Ever since Abiy Ahmed took over as Ethiopia's Prime Minister, he has been making valiant efforts to cultivate a culture of democracy in the country, a feature that had been bereft from the country for a long time. He has been opening up the space for the voices that were once shut down to speak again. But this is not to say all is now rosy in Ethiopia.
Rebel leader Berhanu Nega, who had been exiled from Ethiopia for many years, finally returned to the country in an environment favourable towards democracy. He faced a death penalty at home because of how he coordinated attacks on Ethiopian soldiers from his base in Eritrea. This is now different from what he was doing a year ago, as he returned to Ethiopia in September, welcomed by tens of thousands of supporters. Berhanu had been fiercely critical of the Ethiopian government and believed the violence was the appropriate way to challenge the regime.
This alone speaks volumes about the reforms in Ethiopia being instituted at the initiative of Abiy Ahmed. Since Ahmed took office in April, dozens of political dissidents, former rebels, and secessionist leaders have returned home, and Berhanu is just one of the high profile figures among these. What Ahmed has been doing - opening up the space for these former "enemies of the state" - is creating a perception that Ethiopia is on the path to finally embrace democracy. However, the journey will not be smooth and there is a long way to go.
The human rights situation in Ethiopia has not been the most tolerable. Past elections have been said to be sham elections marked by a clampdown on popular opposition politicians including Berhanu. Repression has led to unrest and demands for greater political and social freedom, especially the period between 2015 and 2018, where the Human Rights Watch said that security forces killed more than 1,000 protesters and jailed tens of thousands of people. This was all because of the heavy-handedness of the ruling EPRDF coalition.
"Seven, eight months ago the question was whether the country is going to survive or not, whether it’s going to explode into a civil war," Berhanu who is aged 59, revealed this to Reuters in Addis Ababa.
But ever since the coalition elevated Ahmed to the post of Prime Minister, the outlook of the democratic situation has exuded confidence and hope. Ahmed made a promise to create a new path and discard the authoritarian approach to governance. In a region surrounded by autocratic inclinations from countries such as Rwanda, Burundi, and Uganda where opposition leaders are jailed, Ahmed's approach inspires a hope for change.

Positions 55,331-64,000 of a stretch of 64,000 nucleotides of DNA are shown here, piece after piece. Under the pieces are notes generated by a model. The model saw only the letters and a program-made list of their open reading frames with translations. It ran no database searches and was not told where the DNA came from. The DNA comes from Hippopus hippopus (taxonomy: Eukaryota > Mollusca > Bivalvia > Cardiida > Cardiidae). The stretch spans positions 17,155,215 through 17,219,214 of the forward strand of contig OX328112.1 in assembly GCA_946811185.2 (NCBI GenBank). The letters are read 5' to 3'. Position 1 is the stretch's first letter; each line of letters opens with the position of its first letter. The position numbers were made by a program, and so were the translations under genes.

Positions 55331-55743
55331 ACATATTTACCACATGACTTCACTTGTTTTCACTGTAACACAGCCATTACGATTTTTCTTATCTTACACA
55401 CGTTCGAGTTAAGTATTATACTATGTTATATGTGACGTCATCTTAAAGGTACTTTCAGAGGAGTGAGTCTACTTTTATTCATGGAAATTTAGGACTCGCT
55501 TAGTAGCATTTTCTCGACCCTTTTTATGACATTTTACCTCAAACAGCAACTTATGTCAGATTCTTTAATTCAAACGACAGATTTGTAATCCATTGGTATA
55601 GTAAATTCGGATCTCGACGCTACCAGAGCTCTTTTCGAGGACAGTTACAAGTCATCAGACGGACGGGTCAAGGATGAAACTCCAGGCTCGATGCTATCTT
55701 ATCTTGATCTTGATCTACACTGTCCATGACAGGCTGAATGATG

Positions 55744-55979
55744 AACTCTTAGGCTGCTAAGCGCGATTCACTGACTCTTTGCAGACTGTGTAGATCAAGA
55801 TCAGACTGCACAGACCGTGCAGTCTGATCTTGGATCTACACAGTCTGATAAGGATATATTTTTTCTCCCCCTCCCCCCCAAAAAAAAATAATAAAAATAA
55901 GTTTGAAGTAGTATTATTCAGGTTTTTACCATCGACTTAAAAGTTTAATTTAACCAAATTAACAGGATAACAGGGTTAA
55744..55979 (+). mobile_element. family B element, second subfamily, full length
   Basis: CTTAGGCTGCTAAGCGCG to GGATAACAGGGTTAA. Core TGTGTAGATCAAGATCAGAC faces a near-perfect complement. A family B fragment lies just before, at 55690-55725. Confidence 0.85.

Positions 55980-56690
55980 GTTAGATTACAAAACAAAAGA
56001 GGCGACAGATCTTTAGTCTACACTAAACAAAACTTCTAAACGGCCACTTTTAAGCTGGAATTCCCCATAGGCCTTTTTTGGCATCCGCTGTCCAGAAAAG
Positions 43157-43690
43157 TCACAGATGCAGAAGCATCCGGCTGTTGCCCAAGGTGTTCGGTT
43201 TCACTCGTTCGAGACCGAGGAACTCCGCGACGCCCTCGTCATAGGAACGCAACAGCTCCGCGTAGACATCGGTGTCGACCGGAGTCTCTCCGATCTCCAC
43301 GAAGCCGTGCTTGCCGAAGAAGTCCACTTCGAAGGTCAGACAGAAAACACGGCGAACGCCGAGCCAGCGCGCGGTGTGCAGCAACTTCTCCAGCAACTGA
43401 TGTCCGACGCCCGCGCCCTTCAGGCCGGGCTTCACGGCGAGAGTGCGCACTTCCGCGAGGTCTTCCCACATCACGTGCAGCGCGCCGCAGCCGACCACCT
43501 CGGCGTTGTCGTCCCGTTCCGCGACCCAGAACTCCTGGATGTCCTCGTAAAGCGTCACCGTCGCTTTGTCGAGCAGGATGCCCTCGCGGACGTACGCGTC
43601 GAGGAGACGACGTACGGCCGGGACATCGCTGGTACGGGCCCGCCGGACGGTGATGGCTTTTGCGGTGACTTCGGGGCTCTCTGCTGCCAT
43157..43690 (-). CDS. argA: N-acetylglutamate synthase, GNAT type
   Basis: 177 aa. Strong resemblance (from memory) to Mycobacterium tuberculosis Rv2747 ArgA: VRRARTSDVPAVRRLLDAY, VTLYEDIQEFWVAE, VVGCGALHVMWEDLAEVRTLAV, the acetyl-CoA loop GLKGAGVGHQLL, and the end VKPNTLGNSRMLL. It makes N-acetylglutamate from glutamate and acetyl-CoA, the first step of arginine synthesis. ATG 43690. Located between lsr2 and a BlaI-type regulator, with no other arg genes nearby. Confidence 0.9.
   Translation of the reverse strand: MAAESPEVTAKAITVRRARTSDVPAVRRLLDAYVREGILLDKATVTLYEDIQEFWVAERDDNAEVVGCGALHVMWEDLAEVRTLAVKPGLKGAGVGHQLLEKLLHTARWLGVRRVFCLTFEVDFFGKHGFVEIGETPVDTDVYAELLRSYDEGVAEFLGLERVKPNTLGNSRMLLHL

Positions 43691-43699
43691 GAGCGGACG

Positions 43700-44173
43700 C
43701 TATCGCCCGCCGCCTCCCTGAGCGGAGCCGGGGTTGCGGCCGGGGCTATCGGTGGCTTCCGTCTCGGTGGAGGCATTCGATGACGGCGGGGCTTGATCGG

Berhanu ordered the armed group he led, Ginbot 7, to stop attacking Ethiopian troops and end its armed struggle as soon as Ahmed assumed office. Abiy’s arrival "was real change," Berhanu said. "It did not take us a minute... We have no particular interests in violence. We just said: 'Are you serious, is this something you are committed to? Yes, good, we are done.'" Berhanu said that Ahmed "really has this mission of changing society toward what he believes the public deserves: to live in freedom and democracy."
Berhanu has always been at the forefront of challenging brutal rule. When the Derg, a brutal military regime, toppled Emperor Haile Selassie, Berhanu became active against it in the late 1970s. He was imprisoned but escaped to Sudan where he eventually got asylum in the United States and attained a doctorate in Economics. In 2005, he ran for municipal office in Addis Ababa but the results were nullified by the Meles Zenawi-led government, and Berhanu was jailed.
He was released in 2007 and returned back the States, but in 2014 he moved to Eritrea to put full focus on his rebel group Ginbot 7. He adopted violence as a necessary and acceptable way to bring change, being of the strong belief that the brutal EPRDF regime could not leave power "through any kind of peaceful means." Eritrea provides him relative safety especially on the backdrop of US protection.
Berhanu is of the thinking that this is Ethiopia's final chance to embrace democratic change. To him, a chance was missed in 1974 when Emperor Haile Selassie was toppled by the Derg, and in 1991 when the rebels toppled the Derg. "If we screw this one, then that’s it. I really don’t believe we have another chance."
Ethiopia now faces the uphill task of deciding what to put first - putting the rights of the citizen first or of the ethnic group first. Ethiopia is still very much structured on ethnic lines and it is something that will need to be dismantled if "citizenship-based" politics is to be realized.
Even though the democratic space is being opened up, not all rebel groups have laid down their arms. The Oromo Liberation Front is still not keen on agreeing for its fighters to be disarmed. But there is a prevailing and overwhelming feeling of citizens voicing their opinions on the streets and social media without any fear of being arrested.
Header Image: Ecad Forum